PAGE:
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NEW YORK — Breitbart Tech editor Milo Yiannopoulos apologized and resigned Tuesday amid a backlash to his reported comments about child sexual abuse.
"I do not advocate for illegal behavior," Yiannopoulos, who described himself as a "proud free-speech warrior," said at a news conference in Manhattan. "I do not support child abuse. It's a disgusting crime of which I have been a victim."
Yiannopoulos said the decision was his alone.
"I would be wrong to allow my poor choice of words to detract from my colleagues' important reporting," he said. He thanked the site for allowing him "to carry conservative and libertarian ideas to communities that would otherwise never have heard them."
Organizers of the Conservative Political Action Conference on Monday rescinded Yiannopoulos' invitation to speak this week after a conservative advocacy group, Reagan Battalion, posted video clips in which he appeared to defend sexual relationships between young teenagers and adults in certain circumstances.
In the video, Yiannopoulos discussed romantic relationships between teenage boys and adult men while being interviewed for the Drunken Peasants podcast in early 2016.
Asked whether he was advocating for "cross-generational relationships," Yiannopoulos said: "Yeah, I don't mind admitting that.
"And I think particularly in the gay world, and outside the Catholic Church — if that's where some of you want to go with this — I think in the gay world some of the most important, enriching and incredibly life-affirming, important shaping relationships very often between younger boys and older men," he said. "They can be hugely positive experiences."
Yiannopoulos, self-described libertarian who has made a career of advocating far-right opinions, said Tuesday that his apology was the first he has ever made. He said he was spurred to apologize out of concern for other victims of childhood sexual abuse, which he said he suffered at the hands of two men from the ages of 13 to 16.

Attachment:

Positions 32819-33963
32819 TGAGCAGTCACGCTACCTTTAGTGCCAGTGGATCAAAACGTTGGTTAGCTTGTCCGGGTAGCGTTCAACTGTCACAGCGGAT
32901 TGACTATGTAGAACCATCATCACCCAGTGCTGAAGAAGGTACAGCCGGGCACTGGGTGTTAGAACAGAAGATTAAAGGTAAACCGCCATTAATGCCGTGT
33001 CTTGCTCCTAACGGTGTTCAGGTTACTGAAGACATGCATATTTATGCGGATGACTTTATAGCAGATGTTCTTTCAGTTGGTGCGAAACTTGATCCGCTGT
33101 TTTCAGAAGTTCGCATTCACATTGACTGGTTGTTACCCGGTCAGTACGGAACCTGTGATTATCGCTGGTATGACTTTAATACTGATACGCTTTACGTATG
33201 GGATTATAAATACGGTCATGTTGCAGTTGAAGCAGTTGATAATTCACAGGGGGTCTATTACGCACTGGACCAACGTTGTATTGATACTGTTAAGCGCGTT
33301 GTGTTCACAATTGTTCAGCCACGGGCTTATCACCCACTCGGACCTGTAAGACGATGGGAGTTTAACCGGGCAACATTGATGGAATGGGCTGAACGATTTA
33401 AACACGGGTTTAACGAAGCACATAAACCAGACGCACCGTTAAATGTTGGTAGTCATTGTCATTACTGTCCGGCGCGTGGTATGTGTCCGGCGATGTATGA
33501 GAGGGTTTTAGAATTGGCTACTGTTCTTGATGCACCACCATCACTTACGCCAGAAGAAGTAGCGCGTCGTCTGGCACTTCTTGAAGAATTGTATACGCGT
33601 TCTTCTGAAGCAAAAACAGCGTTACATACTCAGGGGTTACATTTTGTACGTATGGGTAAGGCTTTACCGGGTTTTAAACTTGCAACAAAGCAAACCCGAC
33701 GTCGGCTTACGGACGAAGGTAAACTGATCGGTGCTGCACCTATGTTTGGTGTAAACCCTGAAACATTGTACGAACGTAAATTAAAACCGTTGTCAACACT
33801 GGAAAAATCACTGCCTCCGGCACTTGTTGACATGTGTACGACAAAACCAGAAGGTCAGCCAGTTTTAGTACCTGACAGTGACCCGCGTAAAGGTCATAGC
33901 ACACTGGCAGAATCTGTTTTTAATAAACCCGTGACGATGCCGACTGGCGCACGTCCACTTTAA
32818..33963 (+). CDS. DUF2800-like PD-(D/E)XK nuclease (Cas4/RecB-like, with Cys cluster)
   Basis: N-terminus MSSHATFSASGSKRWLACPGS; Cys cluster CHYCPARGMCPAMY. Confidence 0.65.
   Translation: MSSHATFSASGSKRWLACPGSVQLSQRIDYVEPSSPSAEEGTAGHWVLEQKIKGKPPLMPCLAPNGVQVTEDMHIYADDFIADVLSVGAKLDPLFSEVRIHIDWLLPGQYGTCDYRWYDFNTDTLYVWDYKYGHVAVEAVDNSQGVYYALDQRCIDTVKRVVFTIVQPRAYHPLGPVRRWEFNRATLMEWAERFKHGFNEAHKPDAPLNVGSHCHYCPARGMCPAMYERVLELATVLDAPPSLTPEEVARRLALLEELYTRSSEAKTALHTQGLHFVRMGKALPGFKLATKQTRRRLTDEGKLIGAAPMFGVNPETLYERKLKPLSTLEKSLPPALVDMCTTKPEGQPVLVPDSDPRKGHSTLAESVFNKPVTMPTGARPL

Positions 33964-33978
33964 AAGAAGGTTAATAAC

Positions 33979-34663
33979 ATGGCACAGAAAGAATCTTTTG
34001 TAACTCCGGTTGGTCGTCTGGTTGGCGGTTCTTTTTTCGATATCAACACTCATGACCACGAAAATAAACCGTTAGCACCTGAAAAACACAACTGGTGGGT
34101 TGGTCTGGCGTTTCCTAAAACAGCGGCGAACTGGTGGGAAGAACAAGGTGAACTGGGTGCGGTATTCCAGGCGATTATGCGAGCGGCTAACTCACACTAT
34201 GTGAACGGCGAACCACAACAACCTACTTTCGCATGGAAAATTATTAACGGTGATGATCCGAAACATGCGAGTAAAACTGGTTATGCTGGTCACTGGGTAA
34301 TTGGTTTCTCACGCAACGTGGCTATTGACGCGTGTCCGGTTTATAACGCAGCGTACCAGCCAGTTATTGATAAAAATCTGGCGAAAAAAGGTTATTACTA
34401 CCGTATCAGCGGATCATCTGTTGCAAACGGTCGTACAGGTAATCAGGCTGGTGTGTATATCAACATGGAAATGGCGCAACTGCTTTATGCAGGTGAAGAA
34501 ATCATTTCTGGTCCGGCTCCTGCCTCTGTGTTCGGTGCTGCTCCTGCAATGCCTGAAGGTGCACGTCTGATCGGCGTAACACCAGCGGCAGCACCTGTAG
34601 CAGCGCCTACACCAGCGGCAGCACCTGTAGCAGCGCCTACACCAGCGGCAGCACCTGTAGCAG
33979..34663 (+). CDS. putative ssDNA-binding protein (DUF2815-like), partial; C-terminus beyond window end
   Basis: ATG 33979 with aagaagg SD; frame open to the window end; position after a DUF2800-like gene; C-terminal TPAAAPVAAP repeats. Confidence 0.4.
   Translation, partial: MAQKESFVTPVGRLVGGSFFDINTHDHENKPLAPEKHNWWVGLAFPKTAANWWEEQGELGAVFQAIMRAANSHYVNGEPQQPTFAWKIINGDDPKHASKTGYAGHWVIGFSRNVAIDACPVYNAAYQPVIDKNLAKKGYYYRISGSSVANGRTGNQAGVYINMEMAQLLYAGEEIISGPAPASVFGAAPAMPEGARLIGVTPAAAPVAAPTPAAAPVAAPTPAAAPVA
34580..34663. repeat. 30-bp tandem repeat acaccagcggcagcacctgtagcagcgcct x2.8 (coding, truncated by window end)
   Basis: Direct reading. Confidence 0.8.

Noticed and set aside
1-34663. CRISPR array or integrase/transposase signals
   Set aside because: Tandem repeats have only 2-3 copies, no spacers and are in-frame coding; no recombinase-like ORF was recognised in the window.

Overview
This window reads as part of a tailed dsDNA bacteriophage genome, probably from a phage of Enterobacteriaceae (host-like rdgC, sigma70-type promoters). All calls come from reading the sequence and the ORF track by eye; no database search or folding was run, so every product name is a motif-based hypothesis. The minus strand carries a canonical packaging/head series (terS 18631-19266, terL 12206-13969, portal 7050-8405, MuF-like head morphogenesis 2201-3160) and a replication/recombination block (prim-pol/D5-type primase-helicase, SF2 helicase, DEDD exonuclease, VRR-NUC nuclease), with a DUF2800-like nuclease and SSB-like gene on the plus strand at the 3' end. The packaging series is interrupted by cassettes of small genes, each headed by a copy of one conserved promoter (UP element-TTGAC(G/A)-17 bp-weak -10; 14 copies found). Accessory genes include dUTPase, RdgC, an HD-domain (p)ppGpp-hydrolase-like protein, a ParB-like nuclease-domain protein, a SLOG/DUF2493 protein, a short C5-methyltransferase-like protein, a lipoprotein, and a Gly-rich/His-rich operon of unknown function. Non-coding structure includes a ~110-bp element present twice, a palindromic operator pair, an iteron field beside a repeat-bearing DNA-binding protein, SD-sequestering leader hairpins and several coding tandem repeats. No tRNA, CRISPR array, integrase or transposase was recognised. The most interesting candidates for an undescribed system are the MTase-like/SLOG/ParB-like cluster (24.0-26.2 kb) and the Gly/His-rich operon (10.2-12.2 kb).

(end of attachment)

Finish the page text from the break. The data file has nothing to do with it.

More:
He stressed that he was apologizing for the fallout of his comments on other abuse victims — not for his views themselves.
"I will not apologize for dealing with my life experiences in the best way that I can, which is humor," he said. "No one can tell me or anyone else who has lived through sexual abuse how to deal with those emotions."
At the same time, he seemed to minimize the impact of sexual abuse, saying: "It's not the worst thing that's ever going to happen to you. And I know that some people will find that in itself to be an outrageous statement, but it simply isn't the worst thing that will ever happen to you. Going bankrupt is worse."
Yiannopoulos said he was "very proud to be introducing what I would consider to be 'normal gays' to conservative America. ... We don't have to be the stereotype — the pink suit and ludicrousness of a lot of gays that you see on television."
Yiannopoulos said Tuesday that he wouldn't attend the CPAC conference, which President Donald Trump is scheduled to address on Friday. But he said he was moving forward quickly.
Yiannopoulos said he plans launch his own media company, the name of which he didn't reveal.
"I look forward to making you laugh, cry and think for decades to come," he said.
And he said that he had found a new publisher for his planned book "Dangerous," which Simon & Schuster canceled in response to the controversy. He didn't name the publisher, but he said the book was on schedule to be published sometime this year, with proceeds going to child abuse charities.
Yiannopoulos first rose to prominence as a voice of the "Gamergate" movement involving alleged sexual harassment in the video game culture. He has been widely criticized for his remarks about transgender people, rape culture, gay and lesbian sex, women, Islam and race.
Tuesday, he appeared to reject the idea that homophobia may have played a role in his current controversy.
"I've probably done more for gays in the fly-over states than all of the gay charities, the activist groups and the gay publications of the last 30 years," Yiannopoulos said.
But "if there's any extent to which homophobia plays into CPAC's decision, I'm not aware of it," he said.
Still, he said, "CPAC has a long and complex history with gays."
Log Cabin Republicans, an organization of gay Republicans, alleged in 2015 that the American Conservative Union, which organizes CPAC, had banned it from sponsoring the conference.
"We do not bar any groups or individuals based on sexual orientation," ACU Chairman Matt Schlapp said in a statement at the time.